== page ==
Diversity of products and locations. Brooklyn offers quality assets available for institutional investment. For example: multifamily, office and development assets located Downtown; industrial/warehouse in Red Hook and East New York; development in newly rezoned, up and coming areas like Gowanus and previously rezoned neighborhoods like Williamsburg; and affordable housing-driven locations in multiple neighborhoods. This diversity attracts different buckets of institutional capital such as: opportunistic, core, core plus and mission driven.

Brooklyn Investment Sales 2017-2022

Brooklyn Saw Record Dollar Volume and Nearly Half of NYC’s Transactions in 2022

The desirability of Brooklyn as a destination for capital was evident in last year’s numbers when total investment sales exceeded $10 billion for the first time ever, surpassing the previous record of $9.19 billion from 2015, which is a remarkable milestone, highlighted in Ariel’s 2022 Brooklyn Year-End Commercial Real Estate Trends. The borough also accounted for 45% of New York City’s 2,716 transactions, and 25% of the city’s $38.4 billion in dollar volume.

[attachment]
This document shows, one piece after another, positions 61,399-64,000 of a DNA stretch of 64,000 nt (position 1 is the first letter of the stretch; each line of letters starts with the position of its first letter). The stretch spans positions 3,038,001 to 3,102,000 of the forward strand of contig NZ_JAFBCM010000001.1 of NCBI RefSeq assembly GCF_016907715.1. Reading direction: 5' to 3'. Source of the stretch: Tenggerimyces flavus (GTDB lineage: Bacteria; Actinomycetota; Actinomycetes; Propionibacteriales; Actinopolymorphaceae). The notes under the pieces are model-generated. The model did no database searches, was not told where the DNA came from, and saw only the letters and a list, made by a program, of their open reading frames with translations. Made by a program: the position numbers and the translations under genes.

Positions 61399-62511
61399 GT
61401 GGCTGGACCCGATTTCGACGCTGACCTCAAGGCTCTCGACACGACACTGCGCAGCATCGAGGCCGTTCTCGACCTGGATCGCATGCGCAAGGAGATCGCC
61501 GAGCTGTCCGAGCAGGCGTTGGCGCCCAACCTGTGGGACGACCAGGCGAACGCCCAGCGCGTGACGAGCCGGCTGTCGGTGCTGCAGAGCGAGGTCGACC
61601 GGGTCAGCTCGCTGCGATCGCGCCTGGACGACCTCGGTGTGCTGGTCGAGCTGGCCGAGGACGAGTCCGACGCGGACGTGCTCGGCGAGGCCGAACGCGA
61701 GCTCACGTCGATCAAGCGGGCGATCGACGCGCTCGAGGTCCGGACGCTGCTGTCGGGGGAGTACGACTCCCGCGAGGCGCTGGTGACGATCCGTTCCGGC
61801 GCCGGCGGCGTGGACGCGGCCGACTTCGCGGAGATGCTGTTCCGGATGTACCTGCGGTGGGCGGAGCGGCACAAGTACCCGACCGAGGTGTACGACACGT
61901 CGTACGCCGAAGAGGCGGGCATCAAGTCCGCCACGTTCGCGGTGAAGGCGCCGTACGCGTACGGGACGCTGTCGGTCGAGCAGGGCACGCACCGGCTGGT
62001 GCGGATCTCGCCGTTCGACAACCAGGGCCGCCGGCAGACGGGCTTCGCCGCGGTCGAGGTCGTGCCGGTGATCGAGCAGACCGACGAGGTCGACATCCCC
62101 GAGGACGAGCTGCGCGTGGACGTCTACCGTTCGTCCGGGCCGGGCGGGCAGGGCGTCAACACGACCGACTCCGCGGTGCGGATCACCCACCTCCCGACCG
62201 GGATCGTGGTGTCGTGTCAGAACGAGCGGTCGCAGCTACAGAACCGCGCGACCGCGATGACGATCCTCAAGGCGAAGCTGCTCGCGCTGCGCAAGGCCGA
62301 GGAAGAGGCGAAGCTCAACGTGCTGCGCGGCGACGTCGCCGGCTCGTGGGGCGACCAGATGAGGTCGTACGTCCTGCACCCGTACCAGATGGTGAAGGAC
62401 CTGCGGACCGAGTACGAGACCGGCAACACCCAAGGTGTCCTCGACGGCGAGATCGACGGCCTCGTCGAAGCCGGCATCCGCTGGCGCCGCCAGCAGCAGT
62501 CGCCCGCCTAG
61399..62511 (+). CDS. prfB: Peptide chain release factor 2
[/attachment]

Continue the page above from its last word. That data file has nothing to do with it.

Brooklyn Investment Sales Volume 2022 vs 2021


New York may be contending with myriad issues including record-high office vacancy rates, but its appeal for global commercial real estate investors remains: The city won back the No. 1 spot as the most favored U.S. market, according to a new survey. New York moved up from ranking fifth in 2022, beating Atlanta, Austin and Boston, the previous top three cities from the past several years, according to a poll of investors conducted in December and January by the Association of Foreign Investors in Real Estate.